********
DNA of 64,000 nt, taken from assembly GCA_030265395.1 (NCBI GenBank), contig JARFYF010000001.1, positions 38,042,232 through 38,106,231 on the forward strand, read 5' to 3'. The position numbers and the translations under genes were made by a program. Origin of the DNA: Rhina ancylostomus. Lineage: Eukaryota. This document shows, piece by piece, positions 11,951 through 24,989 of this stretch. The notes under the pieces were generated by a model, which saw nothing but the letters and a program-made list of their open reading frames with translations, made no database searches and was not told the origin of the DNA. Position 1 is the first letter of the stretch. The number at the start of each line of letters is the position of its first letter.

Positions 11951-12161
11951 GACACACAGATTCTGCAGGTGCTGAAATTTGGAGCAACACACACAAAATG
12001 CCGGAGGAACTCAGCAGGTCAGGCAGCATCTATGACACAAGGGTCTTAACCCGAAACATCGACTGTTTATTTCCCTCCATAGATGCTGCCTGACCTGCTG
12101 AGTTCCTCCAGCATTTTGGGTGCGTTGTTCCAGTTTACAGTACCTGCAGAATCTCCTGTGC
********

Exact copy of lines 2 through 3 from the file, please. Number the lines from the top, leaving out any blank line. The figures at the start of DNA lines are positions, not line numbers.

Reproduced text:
Positions 11951-12161
11951 GACACACAGATTCTGCAGGTGCTGAAATTTGGAGCAACACACACAAAATG